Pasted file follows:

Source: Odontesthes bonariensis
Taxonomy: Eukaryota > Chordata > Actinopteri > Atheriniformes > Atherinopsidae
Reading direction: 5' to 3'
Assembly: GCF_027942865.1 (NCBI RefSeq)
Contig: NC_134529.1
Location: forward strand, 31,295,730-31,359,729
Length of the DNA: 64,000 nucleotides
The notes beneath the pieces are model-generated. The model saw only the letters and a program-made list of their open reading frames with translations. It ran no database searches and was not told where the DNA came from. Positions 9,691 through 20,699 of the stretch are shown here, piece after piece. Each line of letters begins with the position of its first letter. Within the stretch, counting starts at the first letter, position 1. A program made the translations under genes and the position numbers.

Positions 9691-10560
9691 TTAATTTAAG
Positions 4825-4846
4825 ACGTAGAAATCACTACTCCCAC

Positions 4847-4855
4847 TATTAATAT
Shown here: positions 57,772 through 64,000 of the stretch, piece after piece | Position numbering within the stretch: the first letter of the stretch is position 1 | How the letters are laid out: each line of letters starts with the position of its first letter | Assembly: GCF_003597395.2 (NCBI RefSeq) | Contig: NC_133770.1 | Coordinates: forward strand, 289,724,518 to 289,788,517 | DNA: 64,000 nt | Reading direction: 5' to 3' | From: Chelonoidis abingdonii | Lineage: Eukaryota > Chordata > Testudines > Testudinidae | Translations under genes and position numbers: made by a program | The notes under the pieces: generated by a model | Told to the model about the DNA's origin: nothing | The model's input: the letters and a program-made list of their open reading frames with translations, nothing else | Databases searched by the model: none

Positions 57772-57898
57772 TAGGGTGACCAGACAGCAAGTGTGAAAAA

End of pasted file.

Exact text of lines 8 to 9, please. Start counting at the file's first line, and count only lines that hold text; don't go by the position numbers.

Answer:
The notes beneath the pieces are model-generated. The model saw only the letters and a program-made list of their open reading frames with translations. It ran no database searches and was not told where the DNA came from. Positions 9,691 through 20,699 of the stretch are shown here, piece after piece. Each line of letters begins with the position of its first letter. Within the stretch, counting starts at the first letter, position 1. A program made the translations under genes and the position numbers.

Positions 9691-10560